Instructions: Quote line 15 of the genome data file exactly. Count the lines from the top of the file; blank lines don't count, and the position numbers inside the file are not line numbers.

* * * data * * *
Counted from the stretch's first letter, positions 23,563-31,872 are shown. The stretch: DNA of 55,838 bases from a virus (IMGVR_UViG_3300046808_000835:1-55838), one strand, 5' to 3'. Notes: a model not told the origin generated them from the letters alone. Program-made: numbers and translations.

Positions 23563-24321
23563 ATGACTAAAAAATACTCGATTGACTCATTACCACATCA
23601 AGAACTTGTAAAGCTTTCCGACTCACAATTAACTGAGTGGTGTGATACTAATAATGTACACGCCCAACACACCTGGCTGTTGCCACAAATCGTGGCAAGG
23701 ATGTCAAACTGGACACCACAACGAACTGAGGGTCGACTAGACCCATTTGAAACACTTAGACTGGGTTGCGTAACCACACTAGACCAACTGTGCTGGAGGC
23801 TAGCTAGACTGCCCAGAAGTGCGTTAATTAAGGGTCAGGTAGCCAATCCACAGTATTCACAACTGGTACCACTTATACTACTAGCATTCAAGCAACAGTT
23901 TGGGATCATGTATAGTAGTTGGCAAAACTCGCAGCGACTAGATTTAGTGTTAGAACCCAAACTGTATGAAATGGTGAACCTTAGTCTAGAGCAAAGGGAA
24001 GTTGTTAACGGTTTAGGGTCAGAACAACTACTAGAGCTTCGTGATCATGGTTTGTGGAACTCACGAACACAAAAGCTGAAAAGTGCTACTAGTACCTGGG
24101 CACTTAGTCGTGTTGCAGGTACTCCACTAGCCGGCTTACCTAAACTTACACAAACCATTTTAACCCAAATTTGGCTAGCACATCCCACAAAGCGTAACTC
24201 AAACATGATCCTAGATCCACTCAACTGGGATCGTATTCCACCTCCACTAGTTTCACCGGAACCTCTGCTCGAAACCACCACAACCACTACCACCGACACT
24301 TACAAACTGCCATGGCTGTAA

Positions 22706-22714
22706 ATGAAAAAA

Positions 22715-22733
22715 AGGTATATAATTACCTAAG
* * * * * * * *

22715 AGGTATATAATTACCTAAG